Take the 2-minute tour ×
Stack Overflow is a question and answer site for professional and enthusiast programmers. It's 100% free, no registration required.

I am puzzled by what seems to be a standard pattern in the Lift's Mapper and Record frameworks:

trait Mapper[A<:Mapper[A]] extends BaseMapper {
  self: A =>
  type MapperType = A

What does it mean with regard to the type parameter of the Mapper trait? The type A, which is a parameter of Mapper, is required to be a subclass of Mapper[A], how is it even possible, or may be I just don't understand the meaning of this definition.

share|improve this question
For the record, the kind of recursion you see in the type parameter is called F-bounded polymorphism. Most languages with generics support it, including Scala and Java. –  Travis Brown Sep 13 '12 at 23:28

1 Answer 1

This pattern is used to be able to capture the actual subtype of Mapper, which is useful for accepting arguments of that exact type in methods.

Traditionally you can't declare that constraint:

scala> trait A { def f(other: A): A  }
defined trait A

scala> class B extends A { def f(other: B): B = sys.error("TODO") }
<console>:11: error: class B needs to be abstract, 
since method f in trait A of type (other: A)A is not defined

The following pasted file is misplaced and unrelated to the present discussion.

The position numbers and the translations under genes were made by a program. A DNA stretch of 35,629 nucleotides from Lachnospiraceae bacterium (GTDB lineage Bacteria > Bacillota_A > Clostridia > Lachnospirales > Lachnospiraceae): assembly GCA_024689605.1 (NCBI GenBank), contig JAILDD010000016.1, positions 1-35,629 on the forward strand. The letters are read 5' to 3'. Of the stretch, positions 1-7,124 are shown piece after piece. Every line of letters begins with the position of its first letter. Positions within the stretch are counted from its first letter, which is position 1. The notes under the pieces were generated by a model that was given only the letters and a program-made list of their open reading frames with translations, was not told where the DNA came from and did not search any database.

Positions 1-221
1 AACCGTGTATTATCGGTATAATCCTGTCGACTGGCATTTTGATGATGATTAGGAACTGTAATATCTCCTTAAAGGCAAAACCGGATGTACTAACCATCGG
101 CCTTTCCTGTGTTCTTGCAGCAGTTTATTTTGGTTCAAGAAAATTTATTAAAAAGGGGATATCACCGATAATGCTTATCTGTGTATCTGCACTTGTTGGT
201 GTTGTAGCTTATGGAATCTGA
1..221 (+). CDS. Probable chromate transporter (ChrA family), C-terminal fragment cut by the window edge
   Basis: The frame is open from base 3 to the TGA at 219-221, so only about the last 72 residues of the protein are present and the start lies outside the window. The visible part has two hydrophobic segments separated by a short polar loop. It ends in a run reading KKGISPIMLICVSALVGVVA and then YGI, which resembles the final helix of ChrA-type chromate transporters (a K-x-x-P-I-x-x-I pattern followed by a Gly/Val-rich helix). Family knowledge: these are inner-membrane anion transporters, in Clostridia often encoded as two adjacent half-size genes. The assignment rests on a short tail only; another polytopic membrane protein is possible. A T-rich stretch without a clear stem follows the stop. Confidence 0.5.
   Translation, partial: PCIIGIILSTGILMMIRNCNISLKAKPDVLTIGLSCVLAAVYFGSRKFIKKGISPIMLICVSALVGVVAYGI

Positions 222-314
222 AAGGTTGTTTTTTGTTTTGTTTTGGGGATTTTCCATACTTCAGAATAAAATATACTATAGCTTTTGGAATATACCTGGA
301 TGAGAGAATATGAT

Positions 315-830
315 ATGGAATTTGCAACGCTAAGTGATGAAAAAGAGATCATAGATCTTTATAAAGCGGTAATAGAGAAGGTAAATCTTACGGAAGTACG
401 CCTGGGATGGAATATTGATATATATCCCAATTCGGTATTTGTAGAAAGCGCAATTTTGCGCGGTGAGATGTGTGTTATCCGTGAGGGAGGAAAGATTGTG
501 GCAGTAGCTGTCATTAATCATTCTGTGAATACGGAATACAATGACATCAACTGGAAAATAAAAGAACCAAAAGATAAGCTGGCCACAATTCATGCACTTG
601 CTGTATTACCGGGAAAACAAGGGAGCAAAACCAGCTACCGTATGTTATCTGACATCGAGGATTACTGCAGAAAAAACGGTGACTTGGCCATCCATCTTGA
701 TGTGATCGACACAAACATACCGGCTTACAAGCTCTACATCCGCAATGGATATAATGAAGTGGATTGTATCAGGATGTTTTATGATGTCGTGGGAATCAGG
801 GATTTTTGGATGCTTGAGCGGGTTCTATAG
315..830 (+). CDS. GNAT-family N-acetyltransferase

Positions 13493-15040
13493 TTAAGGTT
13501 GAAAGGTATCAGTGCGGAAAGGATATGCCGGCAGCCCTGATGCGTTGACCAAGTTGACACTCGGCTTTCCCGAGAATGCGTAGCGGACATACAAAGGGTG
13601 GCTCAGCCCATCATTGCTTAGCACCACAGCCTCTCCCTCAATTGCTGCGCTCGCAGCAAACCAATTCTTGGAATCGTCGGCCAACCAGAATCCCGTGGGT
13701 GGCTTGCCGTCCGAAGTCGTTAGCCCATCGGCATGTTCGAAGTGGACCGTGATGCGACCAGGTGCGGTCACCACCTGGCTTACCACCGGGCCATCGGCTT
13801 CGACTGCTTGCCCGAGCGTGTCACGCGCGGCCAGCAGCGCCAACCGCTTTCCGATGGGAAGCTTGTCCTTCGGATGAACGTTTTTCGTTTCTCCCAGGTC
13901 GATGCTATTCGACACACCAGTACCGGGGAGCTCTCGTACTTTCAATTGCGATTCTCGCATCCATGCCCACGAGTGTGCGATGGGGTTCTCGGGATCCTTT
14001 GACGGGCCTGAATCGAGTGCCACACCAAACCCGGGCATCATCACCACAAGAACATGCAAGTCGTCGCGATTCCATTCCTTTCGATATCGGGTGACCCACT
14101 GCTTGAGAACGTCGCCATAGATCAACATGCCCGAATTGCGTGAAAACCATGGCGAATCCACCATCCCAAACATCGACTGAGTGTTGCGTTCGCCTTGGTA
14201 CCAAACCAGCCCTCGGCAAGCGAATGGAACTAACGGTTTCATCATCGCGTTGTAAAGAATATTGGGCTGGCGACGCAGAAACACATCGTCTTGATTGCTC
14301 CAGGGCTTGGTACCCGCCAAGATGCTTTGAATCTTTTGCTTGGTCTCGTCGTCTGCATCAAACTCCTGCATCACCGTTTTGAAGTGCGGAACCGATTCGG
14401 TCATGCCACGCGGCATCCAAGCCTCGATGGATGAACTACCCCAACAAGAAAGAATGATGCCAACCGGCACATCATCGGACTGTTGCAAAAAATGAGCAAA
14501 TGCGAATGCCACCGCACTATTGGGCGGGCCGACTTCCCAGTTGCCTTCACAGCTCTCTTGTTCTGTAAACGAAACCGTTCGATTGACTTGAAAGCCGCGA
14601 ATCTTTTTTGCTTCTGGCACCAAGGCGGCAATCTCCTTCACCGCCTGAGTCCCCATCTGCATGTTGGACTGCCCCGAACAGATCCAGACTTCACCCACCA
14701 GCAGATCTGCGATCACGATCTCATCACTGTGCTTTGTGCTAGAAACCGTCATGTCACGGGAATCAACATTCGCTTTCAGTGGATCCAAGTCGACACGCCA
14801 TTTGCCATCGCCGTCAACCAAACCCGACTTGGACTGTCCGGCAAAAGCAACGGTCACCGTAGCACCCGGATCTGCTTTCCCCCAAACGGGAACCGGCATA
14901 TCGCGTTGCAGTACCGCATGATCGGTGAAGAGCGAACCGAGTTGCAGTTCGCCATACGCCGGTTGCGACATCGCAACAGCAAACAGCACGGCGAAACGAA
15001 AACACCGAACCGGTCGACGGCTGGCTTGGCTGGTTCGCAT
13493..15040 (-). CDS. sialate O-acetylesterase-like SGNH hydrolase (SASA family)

(Note that A does not match B)
   class B extends A { def f(other: B): B = sys.error("TODO") }

While when you have access to the precise type you can do:

scala> trait A[T <: A[T]] { def f(other: T): T  }
defined trait A

scala> class B extends A[B] { def f(other: B): B = sys.error("TODO") }
defined class B

Note that this is also possible via bounded type members:

 trait A { type T <: A; def f(other: T): T }
 class B extends A { type T <: B; def f(other: T): T = sys.error("TODO") }
share|improve this answer
You might also find Miles Sabin's answer on dependent method types interesting: stackoverflow.com/questions/7860163/… –  ron Sep 13 '12 at 22:28

Your Answer


By posting your answer, you agree to the privacy policy and terms of service.

Not the answer you're looking for? Browse other questions tagged or ask your own question.